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Climbing the Learning Curve: What to Do When You’re a n00b

Climbing the Learning Curve: What to Do When You’re a n00b

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    Chances are, within the next few months, you’ll be asked at least once to acquire a new skill or body of knowledge. If you’re in high-tech, you can count on your entire skill-set becoming obsolete every few years, but even people in less accelerated fields have to keep learning just to stay even these days.

    For example, whether you’re in marketing and PR, corporate communications, human resources, or political campaigning, you’ve had to learn how to use and make sense of social media – a field that barely existed a couple of years ago. That so many companies and individuals still do it badly is no excuse – if you want to stand out in these (and many other) fields, you have to master this new medium, and fast.

    Learning enough about a new field to function, and doing it in a short amount of time, is something I do all the time as a writer. Whether it’s putting together a sales page for a client whose product I’ve never even heard of before or writing an article on a topic I know nothing about, I’m constantly having to give myself a crash course in topics that, a few days earlier, I didn’t even know were topics!

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    Below are some of the strategies I use to get quickly up-to-speed on whatever subject is thrown at me. Not all of these techniques are necessary in every instance, but I know I’ll always be using at least two or three in any given situation. I pride myself on being able to grasp the basics of any topic within a few days (at most) – at least enough to ask decent questions and follow along when somebody speaks about a subject.

    1. Google it.

    Let’s start with the obvious – modern web searching puts a tremendous amount of information at our fingertips, and makes it tremendously accessible. Since finding good information relies on the ability to craft a good search query, I usually start with reference sites like Wikipedia to get a grounding in the general outlines of a topic, so I can start fine-tuning my search queries. I also stay on the lookout for key names and organizations, which can add quite a bit to a web search.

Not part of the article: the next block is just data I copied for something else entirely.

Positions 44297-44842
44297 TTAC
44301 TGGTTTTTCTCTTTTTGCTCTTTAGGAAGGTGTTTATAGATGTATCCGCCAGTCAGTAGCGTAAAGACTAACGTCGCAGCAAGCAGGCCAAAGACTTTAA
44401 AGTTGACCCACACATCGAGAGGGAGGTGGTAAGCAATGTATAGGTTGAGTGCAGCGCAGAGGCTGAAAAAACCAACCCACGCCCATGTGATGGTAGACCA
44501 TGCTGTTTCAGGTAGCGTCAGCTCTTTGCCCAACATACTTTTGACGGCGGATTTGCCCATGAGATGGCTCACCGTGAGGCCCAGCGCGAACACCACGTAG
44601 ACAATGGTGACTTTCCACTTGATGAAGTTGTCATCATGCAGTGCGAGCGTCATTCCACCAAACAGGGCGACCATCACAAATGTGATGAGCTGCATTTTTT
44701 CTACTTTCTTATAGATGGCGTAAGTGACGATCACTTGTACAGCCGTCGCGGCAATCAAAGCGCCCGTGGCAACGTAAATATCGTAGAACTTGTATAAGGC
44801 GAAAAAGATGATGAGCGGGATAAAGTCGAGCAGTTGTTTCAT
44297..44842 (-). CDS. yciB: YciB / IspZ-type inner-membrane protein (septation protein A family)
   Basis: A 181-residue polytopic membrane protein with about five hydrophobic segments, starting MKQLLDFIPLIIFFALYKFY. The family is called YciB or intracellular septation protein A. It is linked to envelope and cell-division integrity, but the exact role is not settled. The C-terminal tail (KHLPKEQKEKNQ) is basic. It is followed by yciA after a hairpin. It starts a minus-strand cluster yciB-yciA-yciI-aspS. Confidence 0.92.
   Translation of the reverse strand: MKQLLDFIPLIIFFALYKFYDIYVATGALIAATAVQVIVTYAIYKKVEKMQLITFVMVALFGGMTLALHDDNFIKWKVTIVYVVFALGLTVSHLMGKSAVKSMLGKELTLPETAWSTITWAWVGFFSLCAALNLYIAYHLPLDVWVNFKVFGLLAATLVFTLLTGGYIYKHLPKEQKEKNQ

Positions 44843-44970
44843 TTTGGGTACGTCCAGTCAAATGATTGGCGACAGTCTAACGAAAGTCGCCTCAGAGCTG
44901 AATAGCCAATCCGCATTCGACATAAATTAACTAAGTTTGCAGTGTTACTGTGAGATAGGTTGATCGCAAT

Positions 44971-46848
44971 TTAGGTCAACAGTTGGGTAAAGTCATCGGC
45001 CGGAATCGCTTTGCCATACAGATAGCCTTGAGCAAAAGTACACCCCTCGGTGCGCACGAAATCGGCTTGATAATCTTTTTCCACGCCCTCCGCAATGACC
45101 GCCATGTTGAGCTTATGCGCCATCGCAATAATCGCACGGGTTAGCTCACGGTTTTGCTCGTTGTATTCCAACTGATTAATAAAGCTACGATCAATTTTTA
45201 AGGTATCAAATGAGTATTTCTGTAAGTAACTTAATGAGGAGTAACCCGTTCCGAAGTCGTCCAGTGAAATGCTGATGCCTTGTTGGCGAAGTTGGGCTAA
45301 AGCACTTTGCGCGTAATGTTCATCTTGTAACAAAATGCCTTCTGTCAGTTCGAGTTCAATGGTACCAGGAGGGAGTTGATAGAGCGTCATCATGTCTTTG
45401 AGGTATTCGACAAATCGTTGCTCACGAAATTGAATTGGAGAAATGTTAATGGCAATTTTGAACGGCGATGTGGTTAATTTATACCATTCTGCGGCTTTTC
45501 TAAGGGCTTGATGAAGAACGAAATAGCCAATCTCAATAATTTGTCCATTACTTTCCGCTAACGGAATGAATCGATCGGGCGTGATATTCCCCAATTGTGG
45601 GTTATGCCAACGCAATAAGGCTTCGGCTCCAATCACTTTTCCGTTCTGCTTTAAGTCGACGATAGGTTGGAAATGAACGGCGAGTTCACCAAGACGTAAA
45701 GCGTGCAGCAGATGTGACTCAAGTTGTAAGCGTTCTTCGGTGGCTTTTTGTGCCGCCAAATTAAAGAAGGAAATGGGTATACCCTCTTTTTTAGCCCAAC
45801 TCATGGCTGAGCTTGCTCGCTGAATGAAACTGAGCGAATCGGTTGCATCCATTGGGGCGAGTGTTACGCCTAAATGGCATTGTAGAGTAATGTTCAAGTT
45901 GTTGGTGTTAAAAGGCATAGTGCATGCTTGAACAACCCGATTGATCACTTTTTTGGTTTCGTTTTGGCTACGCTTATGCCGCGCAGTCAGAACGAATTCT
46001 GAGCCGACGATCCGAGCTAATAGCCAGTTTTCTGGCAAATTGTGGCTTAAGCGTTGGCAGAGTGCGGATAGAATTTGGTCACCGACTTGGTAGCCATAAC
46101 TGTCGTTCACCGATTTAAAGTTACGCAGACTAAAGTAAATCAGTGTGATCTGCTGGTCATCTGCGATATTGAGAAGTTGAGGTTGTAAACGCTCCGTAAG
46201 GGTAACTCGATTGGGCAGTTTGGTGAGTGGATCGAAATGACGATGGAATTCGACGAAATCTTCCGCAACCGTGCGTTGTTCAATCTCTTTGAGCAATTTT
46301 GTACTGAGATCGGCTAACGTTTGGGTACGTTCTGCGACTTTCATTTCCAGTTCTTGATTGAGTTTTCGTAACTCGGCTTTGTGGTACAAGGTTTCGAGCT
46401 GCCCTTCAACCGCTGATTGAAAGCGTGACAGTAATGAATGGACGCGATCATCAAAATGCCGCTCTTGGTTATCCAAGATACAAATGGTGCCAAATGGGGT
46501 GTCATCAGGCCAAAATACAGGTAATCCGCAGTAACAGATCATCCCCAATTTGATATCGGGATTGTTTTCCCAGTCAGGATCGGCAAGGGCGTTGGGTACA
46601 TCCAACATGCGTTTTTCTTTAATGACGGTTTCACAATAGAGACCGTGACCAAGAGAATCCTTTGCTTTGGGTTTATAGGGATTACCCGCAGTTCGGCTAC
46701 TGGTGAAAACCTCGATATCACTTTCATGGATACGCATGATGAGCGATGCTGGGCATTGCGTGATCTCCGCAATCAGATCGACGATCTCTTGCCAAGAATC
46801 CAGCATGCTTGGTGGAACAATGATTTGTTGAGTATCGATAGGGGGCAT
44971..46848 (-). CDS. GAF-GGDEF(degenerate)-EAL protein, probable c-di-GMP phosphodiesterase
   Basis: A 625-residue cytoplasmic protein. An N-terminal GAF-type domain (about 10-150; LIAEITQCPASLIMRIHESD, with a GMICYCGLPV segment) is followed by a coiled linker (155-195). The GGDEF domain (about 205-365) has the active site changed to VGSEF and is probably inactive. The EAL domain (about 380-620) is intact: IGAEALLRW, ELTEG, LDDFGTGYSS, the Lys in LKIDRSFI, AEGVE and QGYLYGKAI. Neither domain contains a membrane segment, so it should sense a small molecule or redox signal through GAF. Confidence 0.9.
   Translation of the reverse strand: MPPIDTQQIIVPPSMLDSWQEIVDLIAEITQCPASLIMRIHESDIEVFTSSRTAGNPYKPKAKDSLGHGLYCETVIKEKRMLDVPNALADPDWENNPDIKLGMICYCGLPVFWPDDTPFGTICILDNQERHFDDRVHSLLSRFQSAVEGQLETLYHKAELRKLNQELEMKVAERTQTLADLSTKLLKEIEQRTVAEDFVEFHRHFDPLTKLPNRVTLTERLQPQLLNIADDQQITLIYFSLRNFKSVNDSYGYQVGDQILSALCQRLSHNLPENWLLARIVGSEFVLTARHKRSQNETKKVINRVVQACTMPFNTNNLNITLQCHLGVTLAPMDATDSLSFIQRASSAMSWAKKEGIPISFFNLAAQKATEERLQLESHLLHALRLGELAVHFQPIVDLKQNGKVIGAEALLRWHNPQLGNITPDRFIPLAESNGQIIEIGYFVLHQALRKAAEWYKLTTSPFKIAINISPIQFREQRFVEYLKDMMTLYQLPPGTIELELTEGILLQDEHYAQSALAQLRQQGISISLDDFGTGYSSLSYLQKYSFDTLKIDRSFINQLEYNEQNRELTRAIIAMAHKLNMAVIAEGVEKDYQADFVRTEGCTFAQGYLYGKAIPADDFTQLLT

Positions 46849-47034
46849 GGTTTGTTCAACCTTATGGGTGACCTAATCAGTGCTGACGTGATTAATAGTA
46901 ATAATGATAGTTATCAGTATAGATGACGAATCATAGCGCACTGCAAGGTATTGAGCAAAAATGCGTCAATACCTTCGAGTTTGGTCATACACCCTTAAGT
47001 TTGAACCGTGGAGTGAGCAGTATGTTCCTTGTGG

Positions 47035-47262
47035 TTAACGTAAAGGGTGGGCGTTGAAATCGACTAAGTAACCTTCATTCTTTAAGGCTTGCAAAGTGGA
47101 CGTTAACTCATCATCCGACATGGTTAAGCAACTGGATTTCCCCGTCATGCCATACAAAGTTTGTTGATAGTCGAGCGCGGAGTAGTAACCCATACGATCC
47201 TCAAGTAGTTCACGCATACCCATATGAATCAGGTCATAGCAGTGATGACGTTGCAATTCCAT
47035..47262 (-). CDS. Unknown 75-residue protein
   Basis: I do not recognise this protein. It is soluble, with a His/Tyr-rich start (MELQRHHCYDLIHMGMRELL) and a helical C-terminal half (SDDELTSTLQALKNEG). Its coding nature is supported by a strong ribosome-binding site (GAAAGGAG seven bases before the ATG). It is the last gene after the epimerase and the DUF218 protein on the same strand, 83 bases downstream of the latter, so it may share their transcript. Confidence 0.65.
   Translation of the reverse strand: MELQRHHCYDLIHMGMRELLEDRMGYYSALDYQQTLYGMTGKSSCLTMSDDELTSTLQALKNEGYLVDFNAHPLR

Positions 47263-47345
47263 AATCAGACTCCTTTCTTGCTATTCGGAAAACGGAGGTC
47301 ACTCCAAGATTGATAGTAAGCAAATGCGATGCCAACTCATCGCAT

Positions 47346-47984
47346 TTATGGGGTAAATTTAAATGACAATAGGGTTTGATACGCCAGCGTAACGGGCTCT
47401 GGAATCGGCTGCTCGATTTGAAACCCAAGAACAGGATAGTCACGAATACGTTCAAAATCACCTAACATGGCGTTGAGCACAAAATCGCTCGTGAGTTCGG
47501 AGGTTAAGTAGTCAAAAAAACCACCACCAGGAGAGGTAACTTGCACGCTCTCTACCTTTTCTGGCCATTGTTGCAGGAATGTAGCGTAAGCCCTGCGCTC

To improve the quality of information my searches uncover, I will very often add one of these terms to my search queries:

    • howto or how to – If I’m looking for practical advice about a task, searching for “how to” pages will bring me tutorials and walkthroughs, where a more general search might bring me pages and pages of news stories, feature articles, resumes, and definitions to search through.
    • ebook or e-book or filetype:pdf – For real in-depth information, nothing beats a book – except an ebook, which I can download immediately, review instantly, and search within to find specific words or phrases.
    • forum – If the experience of the “person on the street” might be useful – for instance, in tracking down the solution to technological nuisances – forums are ideal, as they tend to contain informal and practical advice from one person to another.

    2. Hit the library or bookstore.

    With my list of keywords and important names in hand, my next step after searching the Internet is to visit a giant building full of books. For academic topics, I’ll try to get to my university library (and most universities – but alas, not all – will let non-students and non-faculty in to look, even if they won’t let you check anything out), though a lot of public libraries have many of the same resources these days. If I’m trying to learn a new skill – like Ruby programming, a short-lived fascination I entertained a couple years ago – I’ll just head to a bookstore. You’d be surprised at how many “Learn X in 24 hours” type books there are out there – if more than a handful of people are interested in learning about something, chances are there’s a how-to book on it.

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    3. Look for magazines.